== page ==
Adding impetus to low-carbon transition
By Mathew Wo  ·  2022-11-25  ·   Source: NO.48 DECEMBER 1, 2022

As many governments worldwide signed and committed to the Paris Agreement in 2015, there is now an overarching goal of slowing down global warming and controlling greenhouse gas emissions. The agreement aims to limit global warming to well below 2, preferably to 1.5, degrees Celsius, compared to pre-industrial levels. In recent years, green investment has gained international prominence as an efficient way to mitigate the impacts of climate change. 

However, a lingering concern surrounding this plan's success is how such a collaboration-heavy goal can be materialized among countries with diverse backgrounds, needs and contexts, especially given the need to balance economic development with environmental protection against a backdrop of keen competition among nations.

In line with its aim of being a responsible major country on the international stage, China has shown its determination to promote sustainable development across a wide range of sectors.

Since its launch in 2013, the Belt and Road Initiative, consisting of the Silk Road Economic Belt and the 21st-Century Maritime Silk Road, has created tangible benefits for participating countries by promoting connections between them. As more countries become part of the initiative while also facing climate change challenges, building a greener pattern for Belt and Road cooperation will help drive the global transition to a low-carbon economy.

By incorporating sustainability into the initiative, China has supported many other emerging and developing economies to develop green and low-carbon power sources to meet their rising demand for energy as well as rapid industrialization and urbanization. Using the initiative as a platform to encourage and support the implementation of sustainable technologies and practices has become an effective means of pursuing a greener planet for humanity in the future.

Since China pledged to end new coal-fired power projects abroad at the United Nations General Assembly in 2021, it has undertaken new initiatives to improve green practices within Belt and Road projects.

In March, China issued a plan that further outlined its key principles, identified measures, and mapped out future directions for the green development of the Belt and Road in the years to come. This document is significant in China's long-term development and demonstrates its resolve in this regard.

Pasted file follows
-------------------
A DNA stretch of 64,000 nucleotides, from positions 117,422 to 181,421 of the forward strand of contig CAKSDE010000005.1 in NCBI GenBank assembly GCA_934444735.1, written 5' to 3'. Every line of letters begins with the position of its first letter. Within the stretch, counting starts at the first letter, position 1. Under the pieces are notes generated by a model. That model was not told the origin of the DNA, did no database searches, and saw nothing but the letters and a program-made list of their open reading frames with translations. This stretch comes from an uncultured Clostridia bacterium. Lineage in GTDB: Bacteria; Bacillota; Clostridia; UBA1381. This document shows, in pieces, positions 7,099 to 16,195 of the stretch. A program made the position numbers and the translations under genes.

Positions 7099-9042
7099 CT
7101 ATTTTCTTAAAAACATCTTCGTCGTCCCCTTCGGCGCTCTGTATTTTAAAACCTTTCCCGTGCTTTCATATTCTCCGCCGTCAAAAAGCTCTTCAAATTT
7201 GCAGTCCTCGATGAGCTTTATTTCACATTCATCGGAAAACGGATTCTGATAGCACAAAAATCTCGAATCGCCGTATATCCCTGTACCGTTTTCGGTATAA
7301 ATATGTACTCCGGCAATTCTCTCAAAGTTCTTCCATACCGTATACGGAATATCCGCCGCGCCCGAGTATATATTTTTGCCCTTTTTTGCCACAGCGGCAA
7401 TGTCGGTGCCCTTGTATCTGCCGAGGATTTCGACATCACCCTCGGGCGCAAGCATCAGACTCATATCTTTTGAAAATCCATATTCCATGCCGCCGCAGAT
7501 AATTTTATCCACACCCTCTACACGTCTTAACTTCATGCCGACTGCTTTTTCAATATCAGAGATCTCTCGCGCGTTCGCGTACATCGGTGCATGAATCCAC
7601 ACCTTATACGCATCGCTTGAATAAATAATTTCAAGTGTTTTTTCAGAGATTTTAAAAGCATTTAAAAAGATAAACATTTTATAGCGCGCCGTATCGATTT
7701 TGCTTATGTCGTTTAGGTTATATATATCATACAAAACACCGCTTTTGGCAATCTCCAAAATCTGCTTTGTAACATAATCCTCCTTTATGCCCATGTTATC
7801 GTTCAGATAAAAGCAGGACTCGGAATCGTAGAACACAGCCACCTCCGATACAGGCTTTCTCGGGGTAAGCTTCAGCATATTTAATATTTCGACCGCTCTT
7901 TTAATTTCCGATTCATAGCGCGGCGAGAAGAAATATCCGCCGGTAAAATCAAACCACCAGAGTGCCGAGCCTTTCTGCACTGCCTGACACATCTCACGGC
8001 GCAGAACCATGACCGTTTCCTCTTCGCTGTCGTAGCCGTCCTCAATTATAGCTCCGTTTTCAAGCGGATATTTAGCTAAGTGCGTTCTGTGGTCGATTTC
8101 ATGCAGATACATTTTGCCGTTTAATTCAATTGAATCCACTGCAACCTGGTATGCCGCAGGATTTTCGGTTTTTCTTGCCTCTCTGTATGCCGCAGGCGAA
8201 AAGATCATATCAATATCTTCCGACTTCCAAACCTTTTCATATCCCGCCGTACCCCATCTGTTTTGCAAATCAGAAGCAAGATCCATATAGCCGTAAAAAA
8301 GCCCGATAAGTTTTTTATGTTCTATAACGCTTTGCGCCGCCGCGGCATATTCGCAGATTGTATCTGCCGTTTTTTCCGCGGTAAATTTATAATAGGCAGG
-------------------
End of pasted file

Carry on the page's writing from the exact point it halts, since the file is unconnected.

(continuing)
China employs a holistic approach to promoting cooperation across a wide range of key sectors to realize its ambitious environmental goals, ranging from transportation and the clean energy industry to research, development and trade. It also put in place policies to regulate enterprises and promote the low-carbon transition of coal-powered projects to ensure that its overseas programs become more environmentally friendly. Moreover, several supporting measures are helping facilitate overseas Belt and Road projects to proceed in a sustainable manner, such as offering financial subsidies, setting up open cooperation platforms and establishing efficient systems to prevent and control environmental risks.

Given all these factors, China's plan for the greening of the Belt and Road is both ambitious and feasible. It offers an explicit and clear direction for all stakeholders to achieve common goals based on their respective positions and strengths. At the same time, the document itself touches upon multiple interrelated aspects of green development, which would amplify its effect if successfully implemented.

While some Western countries are backtracking on environmental efforts due to their vested interests, China instead should continue going further and deeper in promoting green development as an essential component of its domestic development and international cooperation.

China's actions speak to its vision of long-term sustainable development and its willingness and confidence to confront and overcome ongoing environmental risks as it strives for high-standard, people-centered, and sustainability-oriented progress in the long run.

This is an edited version of an article first published on China.org.cn. Mathew Wong is an assistant professor in the Department of Social Sciences at the Education University of Hong Kong 

Copyedited by G.P. Wilson 

Comments to yanwei@cicgamericas.com 

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